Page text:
The “stress-free” secret for keeping your heart healthy this holiday season

The holidays can be stressful for anyone, but women who take on high-pressure tasks like refereeing family squabbles or planning holiday events may feel so much stress that they put themselves at risk for serious heart problems.

Why? Because this type of stress can lead to a potentially fatal condition called cardiomyopathy—particularly in women over age 50.

Cardiomyopathy occurs when the heart muscle is damaged due to great amounts of stress over a short period of time. The left ventricle of the heart becomes weakened and isn’t able to pump blood as well throughout the body, which can lead to heart failure in some cases.

Usually, doctors see cardiomyopathy in extreme athletes like marathon runners or long-distance skiers when they enter middle age. But a surplus of stress hormones like cortisol and adrenaline can also cause cardiomyopathy.

Unfortunately, that’s not the only heart condition that can result from holiday stress. Another thing to watch for is stress-induced blood pressure spikes—especially if you already have high blood pressure.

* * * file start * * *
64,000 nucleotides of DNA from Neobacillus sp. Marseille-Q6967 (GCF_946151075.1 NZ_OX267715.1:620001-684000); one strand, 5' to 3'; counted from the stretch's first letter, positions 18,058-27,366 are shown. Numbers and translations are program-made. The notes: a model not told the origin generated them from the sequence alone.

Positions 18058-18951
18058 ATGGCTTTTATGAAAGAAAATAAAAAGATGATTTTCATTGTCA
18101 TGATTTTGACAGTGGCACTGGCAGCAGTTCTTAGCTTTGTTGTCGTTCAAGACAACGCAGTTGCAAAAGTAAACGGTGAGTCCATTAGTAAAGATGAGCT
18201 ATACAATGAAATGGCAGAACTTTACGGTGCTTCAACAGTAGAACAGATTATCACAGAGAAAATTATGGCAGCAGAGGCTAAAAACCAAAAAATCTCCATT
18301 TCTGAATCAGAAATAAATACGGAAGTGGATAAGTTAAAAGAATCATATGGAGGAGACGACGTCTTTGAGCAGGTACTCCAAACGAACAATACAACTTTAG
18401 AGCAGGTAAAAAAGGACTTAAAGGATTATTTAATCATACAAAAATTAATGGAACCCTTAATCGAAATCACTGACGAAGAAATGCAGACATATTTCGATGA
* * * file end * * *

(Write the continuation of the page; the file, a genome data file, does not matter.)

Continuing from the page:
But you can lower your risk of holiday heart disease with these tips:

  1. Get help with heavy physical tasks, like lifting, moving, or unpacking decorations, holiday trees, or gifts.
  2. Monitor your blood pressure daily.
  3. Make sure to take time out for yourself and enjoy the special aspects of the season. That can include healthy physical activity like taking a long walk with a loved one, ice skating, or even a friendly snowball fight. And don’t forget to stop and have a warm cup of heart-healthy coffee, hot chocolate, or your favorite herbal tea.

After all, you want to spend the holidays at home with family and friends, not in the emergency room. (Hint: The doctors and nurses want to be home with family and friends too!)

But if you do experience sudden chest pains or shortness of breath during or after acute stress—either emotional or physical—call your doctor or 911 immediately.


CLOSE
CLOSE